Other early British practitioners of the chalk mentioned in newspaper advertisements were Alfredo, “the Lightning Cartoonist,” who was featured in Pall Mall Gazette, Oct 22, 1899, and Erskine Williams, “the young  Lightning Cartoonist,” in The Era, Oct  12, 1889.

[6] Livingston Hopkins, 1892.
Bengough toured Australia with his chalk talk performance and in 1899 American/Australian cartoonist Livingston Hopkins of the Sydney Bulletin gave a humorous lecture on caricature in that city using chalk on a blackboard.

[7] Clare Briggs.
In 1913 May Van Dyke was in Vaudeville billed as the “girl lightning cartoonist.” Traveling medicine shows also had their performing cartoonists. Ludwig, an American lightning cartoonist of 1916 was billed as “21 years of age and 21 inches tall.”

[8] Neysa McMein.
By 1895 lightning cartoonists were ubiquitous in Europe and the Americas particularly among the artists of the comic supplements. Clare Briggs, Sidney Smith, John T. McCutcheon, Fontaine Fox, Frank Wing, Carey Orr, Frank King and Winsor McCay were the most illustrious names associated with lightning cartooning. McCay carried it further than most — he gave lectures while pointing his stick at animated motion pictures.

[9] Robert Ganthony.
The ancient entertainment is still ongoing although ink markers and paper have replaced chalk and blackboards. You can watch film of the great British lightning cartoonist Bill Tidy in action HERE and HERE.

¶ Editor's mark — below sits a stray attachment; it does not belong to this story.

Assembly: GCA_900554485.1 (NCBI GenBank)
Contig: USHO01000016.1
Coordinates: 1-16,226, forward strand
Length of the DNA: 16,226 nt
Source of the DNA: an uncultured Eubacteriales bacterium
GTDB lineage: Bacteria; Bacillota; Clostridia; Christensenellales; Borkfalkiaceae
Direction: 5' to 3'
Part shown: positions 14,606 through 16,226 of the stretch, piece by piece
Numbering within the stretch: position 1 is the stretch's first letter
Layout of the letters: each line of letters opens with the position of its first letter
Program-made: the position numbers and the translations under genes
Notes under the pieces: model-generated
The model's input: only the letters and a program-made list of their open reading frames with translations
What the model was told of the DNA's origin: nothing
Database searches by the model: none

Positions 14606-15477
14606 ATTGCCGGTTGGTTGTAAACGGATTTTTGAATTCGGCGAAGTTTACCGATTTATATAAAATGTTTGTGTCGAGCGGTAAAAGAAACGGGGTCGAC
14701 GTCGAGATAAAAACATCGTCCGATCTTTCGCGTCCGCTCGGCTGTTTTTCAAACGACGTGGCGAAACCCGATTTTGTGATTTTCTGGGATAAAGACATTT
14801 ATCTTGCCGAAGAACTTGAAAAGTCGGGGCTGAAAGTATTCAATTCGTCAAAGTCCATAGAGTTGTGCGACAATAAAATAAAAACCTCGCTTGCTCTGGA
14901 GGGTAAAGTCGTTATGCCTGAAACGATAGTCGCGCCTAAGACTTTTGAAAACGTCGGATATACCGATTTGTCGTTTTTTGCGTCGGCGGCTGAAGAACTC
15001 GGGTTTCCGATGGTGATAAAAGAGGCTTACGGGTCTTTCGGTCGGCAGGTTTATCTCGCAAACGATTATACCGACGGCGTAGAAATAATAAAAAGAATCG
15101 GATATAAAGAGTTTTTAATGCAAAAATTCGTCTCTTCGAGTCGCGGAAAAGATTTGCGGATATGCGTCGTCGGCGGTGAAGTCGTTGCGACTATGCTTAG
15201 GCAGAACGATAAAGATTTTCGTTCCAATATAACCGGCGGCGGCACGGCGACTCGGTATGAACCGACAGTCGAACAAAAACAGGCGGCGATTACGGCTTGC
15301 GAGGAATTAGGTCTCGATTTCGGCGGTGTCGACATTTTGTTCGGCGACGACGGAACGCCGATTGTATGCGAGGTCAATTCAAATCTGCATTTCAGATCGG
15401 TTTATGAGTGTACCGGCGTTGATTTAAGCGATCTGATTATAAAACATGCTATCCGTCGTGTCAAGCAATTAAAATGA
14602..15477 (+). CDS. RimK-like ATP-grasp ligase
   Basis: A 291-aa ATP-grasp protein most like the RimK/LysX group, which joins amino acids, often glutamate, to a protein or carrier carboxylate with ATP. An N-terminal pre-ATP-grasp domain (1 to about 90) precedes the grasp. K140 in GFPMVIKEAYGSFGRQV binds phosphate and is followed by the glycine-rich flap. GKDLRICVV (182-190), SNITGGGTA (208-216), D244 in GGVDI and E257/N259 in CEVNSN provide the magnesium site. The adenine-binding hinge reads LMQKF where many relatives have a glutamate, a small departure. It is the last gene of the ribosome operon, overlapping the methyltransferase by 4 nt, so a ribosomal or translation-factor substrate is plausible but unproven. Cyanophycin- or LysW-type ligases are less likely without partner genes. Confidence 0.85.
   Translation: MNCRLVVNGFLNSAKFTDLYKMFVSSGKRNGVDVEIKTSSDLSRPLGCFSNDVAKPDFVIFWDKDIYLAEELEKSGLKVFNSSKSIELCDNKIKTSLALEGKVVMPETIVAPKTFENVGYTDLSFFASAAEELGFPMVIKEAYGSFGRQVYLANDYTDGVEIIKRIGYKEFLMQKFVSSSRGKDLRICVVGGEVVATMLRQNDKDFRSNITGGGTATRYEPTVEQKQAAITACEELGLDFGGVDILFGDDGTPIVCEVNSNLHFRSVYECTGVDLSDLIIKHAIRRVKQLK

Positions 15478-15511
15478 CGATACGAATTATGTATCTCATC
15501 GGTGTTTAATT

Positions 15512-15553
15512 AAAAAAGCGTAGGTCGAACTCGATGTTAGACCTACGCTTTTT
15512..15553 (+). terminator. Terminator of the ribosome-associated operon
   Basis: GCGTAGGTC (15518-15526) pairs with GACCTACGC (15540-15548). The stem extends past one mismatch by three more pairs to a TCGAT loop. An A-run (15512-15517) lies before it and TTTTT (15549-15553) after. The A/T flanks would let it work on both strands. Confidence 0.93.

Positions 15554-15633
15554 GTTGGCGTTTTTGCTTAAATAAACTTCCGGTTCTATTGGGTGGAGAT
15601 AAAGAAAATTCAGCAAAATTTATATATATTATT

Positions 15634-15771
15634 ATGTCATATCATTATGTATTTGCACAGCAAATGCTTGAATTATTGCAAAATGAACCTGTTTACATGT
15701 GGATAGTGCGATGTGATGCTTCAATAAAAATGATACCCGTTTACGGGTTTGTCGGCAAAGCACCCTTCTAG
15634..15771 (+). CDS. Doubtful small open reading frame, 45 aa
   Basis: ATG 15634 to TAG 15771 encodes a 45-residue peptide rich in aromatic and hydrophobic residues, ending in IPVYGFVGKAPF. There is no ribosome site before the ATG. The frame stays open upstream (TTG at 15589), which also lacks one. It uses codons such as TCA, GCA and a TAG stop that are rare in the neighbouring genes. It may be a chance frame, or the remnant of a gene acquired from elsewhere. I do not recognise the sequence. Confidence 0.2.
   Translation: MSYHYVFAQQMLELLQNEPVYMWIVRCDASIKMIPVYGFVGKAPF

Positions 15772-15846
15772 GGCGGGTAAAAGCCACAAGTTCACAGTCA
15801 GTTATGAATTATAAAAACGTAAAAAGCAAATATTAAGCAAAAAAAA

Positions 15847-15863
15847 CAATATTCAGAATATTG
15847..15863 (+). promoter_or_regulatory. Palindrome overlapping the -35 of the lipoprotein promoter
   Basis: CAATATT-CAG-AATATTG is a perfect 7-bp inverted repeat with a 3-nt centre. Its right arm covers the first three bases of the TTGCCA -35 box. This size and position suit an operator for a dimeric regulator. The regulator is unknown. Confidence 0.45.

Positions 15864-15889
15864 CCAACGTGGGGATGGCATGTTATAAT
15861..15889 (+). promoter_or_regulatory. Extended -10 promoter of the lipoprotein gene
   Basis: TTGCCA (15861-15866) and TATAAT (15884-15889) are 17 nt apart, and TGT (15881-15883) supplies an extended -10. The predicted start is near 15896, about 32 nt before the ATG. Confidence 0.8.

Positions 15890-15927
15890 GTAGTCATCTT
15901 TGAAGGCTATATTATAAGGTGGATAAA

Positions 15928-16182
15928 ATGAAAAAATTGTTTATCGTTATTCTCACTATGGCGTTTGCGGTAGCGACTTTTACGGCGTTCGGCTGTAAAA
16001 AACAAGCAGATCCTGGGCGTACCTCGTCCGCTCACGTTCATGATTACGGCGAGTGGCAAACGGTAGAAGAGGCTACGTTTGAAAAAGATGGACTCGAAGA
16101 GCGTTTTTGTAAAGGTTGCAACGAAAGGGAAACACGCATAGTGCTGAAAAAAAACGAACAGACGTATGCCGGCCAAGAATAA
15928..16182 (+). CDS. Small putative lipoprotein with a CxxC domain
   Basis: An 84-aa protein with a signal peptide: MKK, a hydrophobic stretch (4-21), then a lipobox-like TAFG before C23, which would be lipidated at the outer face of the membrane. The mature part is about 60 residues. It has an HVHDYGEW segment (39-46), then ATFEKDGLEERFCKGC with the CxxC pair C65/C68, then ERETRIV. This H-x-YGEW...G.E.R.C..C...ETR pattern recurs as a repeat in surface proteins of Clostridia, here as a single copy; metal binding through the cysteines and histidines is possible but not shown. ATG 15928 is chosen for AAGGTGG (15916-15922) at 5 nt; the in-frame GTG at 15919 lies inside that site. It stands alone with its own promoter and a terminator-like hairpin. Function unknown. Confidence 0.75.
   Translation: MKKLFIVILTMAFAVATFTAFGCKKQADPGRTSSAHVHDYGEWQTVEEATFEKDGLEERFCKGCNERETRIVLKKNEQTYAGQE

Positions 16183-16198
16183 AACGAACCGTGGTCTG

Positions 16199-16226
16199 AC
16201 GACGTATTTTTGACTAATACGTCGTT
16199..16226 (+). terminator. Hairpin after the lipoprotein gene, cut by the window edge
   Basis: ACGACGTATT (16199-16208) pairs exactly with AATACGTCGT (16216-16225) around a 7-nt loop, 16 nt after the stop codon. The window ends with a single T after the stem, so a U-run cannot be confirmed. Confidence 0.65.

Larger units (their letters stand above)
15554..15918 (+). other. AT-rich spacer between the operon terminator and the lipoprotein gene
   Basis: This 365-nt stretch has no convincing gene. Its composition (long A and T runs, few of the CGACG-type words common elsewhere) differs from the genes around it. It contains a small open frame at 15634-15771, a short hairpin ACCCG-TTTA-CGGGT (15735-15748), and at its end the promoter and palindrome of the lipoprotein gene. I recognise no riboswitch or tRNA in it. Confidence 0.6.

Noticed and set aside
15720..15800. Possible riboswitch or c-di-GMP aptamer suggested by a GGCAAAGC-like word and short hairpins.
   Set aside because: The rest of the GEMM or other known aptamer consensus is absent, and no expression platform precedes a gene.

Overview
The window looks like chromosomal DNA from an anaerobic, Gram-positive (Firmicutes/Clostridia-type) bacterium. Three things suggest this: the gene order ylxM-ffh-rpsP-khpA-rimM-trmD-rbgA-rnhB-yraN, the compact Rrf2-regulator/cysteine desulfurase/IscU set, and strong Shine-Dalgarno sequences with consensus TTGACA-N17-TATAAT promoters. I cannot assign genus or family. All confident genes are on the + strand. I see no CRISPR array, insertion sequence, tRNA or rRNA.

[10] Winsor McCay.
[11] J.W. Bengough.
[12] Charles L. ‘Bart’ Bartholomew.
[13] Clare Briggs.
[14] Frank King.
[15] John T. McCutcheon.
[16] Sidney Smith.
[17] Sidney Smith.
[18] Reverend Phillips E. Osgood.
[19] Fontaine Fox.
[20] Charles Plumb.
[21] Sidney Smith.
[22] J. Stuart Blackton.
[23] Winsor McCay.

Random Recollections 
by Robert Ganthony (1899) HERE.

Chalk Talk and Crayon Presentations 
by ‘Bart’ (1922) HERE.

J.W. Bengough’s Chalk Talks (1922) HERE.

Monday, March 16, 2015

England’s Greatest Comic Strip Artist – Bill Tidy

 1   “Is there any news of the iceberg?” — Bill Tidy

by John Adcock

 CANADA   Stuck between Britain on the one hand, and the USA on the other, Canadian cultural identity has been believed to be in ‘crisis’ since the dawn of Confederation. In 1954 in British Columbia we flew the Union Jack and sang ‘God Save the Queen’ followed by ‘O Canada’ at cenotaphs, in schoolrooms and before hockey games. Every Saturday the kiddies’ matinee opened with a British or Scottish accented MC leading 150 to 200 baby boomers, march-stomping from one foot to another, in a rousing chant of
We are young Canadians and we enjoy our fun!
And yet we know we must try hard! all of us! everyone!
By doing our best to do what’s right! always being keen!
To make our country proud of us,
And honor God and Queen!
Our cheers would raise the roof as the lights dimmed, the screen lit up and the red curtains began to part.